int copy_file(char *source_path, char *destination_path) {

    FILE *input;
    FILE *output;

    char temp1[MAX_PATH] = {0};
    strcpy(temp1, source_path);

    char temp2[MAX_PATH] = {0};
    strcpy(temp2, destination_path);

    if ( (input = fopen(temp1, "r")) != NULL ) {

        if ( (output = fopen(temp2, "w+")) != NULL ) {

            /* Copying source to destination: */
            char c;
            while ( (c = getc(input)) != EOF ) {
                putc(c, output);

        } else {

            /* If the output file can't be opened: */
            return 1;

    } else {

        /* If the input file can't be opened: */
        return 1;


    return 0;


It works fine for regular formatted files such as WORD-documents and text files, but with movies it stops after about 705 bytes, although the file is 42MB. I think it's because there is a EOF character in the middle of the file which breaks up the while loop. Does anyone know how to solve this?

Secondary issue: speed

In regards to speed, I need to write code that gets the job done as fast as possible. This was the simplest copy function I could think of, but I don't know whether it is the fastest. What is faster, fread/fwrite or getc/putc ? Or is there another standard function that can copy even faster?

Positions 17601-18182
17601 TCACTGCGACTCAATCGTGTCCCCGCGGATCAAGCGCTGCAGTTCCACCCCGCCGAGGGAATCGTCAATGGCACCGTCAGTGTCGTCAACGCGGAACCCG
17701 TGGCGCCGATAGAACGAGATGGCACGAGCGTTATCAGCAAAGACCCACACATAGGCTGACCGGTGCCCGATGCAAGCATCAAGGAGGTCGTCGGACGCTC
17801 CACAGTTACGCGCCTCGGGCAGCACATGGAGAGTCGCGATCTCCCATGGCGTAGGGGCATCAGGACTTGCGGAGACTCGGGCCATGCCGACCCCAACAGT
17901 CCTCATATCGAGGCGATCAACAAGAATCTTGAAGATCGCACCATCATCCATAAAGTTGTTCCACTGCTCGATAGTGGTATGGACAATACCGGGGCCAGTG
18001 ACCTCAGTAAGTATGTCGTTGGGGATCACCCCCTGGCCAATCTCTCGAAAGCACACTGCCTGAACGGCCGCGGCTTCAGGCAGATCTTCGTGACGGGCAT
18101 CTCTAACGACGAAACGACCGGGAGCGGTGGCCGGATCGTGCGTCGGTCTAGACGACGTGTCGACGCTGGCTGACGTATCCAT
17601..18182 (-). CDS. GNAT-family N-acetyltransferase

I'm also not sure what the bottleneck is in regards to speed, as an portable drive takes more time to write to than for example internal memory. If I write a function that compresses files before they are copied, would that increase speed? Or would it just slow the read/write process down?

Thanks in advance,

You have it figured out pretty good by yourself, but to help you in the right direction, think of something like this:

$filename = "D:/some/folder/example.txt";
$text = "<a href='delete.php?file=".$file."'>Delete ".$file."</a>";

And apply that to your own script (thus making a new page called 'delete.php' that retrieves the filename from the URL using GET and deletes it)



A few things you might consider:
>> First debug your code and find the source of your problem, then post the small piece of code that is flawed so that we do not have to spit through all your code (which I, for one, am not going to)
>> If you are a novice in JavaScript, you might consider starting with easier things instead of adapting difficult code.
>> If you did not write the script, we can not help you fix it. Seek help at the author of the script.


When I meant 'indenting & spacing', I meant it a bit differently than you did it (see the code). Also you can't compare dates using the strings, you first need to convert them to UNIX timestamps (see http://php.net/manual/en/function.strtotime.php for more explaination).